DES MOINES, Iowa -- A Clive father says a coroner’s inquest into his son’s death on the Lake of the Ozark’s was a “joke.”
Twenty-year-old Brandon Ellingson drowned last May while in the custody of a Missouri State Trooper patrolling the water.
After deliberating for about five minutes Thursday, the jury decided Ellingson’s death was an accident and the officer should not be held criminally responsible. But numerous questions remain about Ellingson’s death and the investigation itself.
Trooper Anthony Piercy handcuffed Ellingson around 5:30 p.m. for alleged boating while intoxicated. Ellingson somehow fell out of the boat while Piercy was transporting him to shore. Though a life jacket had been put on Ellingson it appears it wasn’t secured properly and it fell off when he hit the water.
Piercy jumped in the water but was unable to save Ellingson.
About 9:45 p.m., the Missouri State Patrol contacted Brandon’s father, Craig.
“Proceeded to tell me the boat had capsized. Piercy was the driver. Brandon was tossed out and drowned,” Craig says.
Meanwhile, the young men who’d been boating with Brandon were still waiting for their friend. As part of the investigation, the Missouri State Patrol interviewed them. According to transcripts officers told them ,“Brandon had gotten aggressive and that we could get him in the morning… this is what happens when your friends get aggressive.”
The friends say they were relieved to know Brandon was still alive.
But at that point, Brandon had been dead for roughly four hours.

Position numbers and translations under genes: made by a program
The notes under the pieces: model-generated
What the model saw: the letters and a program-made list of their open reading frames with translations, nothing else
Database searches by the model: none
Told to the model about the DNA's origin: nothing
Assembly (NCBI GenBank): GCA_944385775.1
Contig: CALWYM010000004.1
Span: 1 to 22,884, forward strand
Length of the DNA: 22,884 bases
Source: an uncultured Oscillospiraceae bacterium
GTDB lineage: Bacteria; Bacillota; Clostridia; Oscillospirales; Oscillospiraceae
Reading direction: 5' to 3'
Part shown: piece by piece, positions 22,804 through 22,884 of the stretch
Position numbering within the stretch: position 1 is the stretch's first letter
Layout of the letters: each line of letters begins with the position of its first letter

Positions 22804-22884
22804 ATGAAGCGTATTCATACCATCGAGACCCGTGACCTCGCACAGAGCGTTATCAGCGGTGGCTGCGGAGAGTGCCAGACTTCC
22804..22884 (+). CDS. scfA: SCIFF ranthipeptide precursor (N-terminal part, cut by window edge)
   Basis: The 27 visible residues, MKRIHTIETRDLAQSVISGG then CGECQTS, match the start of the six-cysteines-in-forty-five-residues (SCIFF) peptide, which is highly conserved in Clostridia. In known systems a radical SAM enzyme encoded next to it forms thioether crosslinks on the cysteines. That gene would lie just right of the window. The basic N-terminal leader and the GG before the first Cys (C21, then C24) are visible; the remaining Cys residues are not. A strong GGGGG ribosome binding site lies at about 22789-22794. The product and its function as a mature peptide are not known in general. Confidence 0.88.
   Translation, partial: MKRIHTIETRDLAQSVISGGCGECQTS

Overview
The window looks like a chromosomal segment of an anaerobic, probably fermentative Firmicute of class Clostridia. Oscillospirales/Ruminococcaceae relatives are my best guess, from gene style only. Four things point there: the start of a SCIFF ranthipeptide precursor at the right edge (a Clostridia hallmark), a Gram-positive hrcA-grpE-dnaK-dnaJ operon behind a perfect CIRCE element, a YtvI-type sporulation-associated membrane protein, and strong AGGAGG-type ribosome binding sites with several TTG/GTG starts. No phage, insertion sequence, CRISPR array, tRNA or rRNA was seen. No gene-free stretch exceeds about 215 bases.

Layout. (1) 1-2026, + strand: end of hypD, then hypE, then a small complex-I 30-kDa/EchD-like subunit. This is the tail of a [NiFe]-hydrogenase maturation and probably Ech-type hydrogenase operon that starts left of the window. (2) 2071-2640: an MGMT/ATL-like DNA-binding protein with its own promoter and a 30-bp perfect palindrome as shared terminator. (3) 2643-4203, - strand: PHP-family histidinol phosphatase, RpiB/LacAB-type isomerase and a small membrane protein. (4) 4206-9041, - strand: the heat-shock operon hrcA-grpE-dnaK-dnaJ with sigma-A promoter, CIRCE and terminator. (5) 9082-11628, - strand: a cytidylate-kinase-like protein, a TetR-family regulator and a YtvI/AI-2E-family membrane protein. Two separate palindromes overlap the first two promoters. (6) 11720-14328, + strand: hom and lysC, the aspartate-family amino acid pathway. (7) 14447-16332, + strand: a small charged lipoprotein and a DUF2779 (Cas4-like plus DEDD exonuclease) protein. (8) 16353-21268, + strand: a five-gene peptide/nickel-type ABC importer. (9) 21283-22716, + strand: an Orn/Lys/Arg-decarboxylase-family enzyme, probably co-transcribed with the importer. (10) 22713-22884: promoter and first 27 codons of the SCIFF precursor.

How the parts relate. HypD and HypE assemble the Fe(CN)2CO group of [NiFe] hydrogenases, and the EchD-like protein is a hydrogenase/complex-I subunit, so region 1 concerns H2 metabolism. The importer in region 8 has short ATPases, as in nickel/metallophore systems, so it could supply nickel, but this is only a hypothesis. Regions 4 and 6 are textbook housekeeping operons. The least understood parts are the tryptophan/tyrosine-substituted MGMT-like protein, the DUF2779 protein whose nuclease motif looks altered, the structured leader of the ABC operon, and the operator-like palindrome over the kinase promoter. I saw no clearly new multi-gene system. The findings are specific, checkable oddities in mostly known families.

We asked Brandon’s father if he knew the officers lied about that. He responded, “Yah, they’ve never brought any of this stuff out, so this is why it needs to be uncovered and investigated a lot further.”
Based on Craig Ellingson’s account, that wasn’t the only lie. The patrol boat didn’t capsize and he says his son wasn’t aggressive. He wants a multi-tiered investigation, starting with Anthony Piercy, the officer who arrested Brandon.
“That’s pretty sad to know that you’re paying someone money to go out and protect people and he doesn’t know how to use his equipment,” says Craig.
Piercy testified Thursday he wasn’t trained on how to use the life jackets. That’s backed up by Grandon’s friends, who described how Piercy placed the life jacket on Brandon.
“I would describe it as tubing it over him. He basically just stuck Brandon’s head through the head hole and just pulled it down so it was resting on his shoulders,” says a friend. “It went right above probably his lower ribs… I mean, it wasn’t fully on him.”
Some allege training requirements became lax when Missouri’s State Troopers started patrolling the water three years ago. It was an attempt to save money, but Craig Ellingson wonders if it cost his son his life.
He says, “Hopefully they’ll change their laws so this doesn’t happen to anyone else.”